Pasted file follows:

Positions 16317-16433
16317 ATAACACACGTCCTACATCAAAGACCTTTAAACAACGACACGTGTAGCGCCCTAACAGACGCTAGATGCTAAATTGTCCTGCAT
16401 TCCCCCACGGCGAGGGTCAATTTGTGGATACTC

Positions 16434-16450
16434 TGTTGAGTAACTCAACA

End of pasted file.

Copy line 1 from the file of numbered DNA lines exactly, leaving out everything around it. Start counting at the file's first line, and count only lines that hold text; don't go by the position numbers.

Positions 16317-16433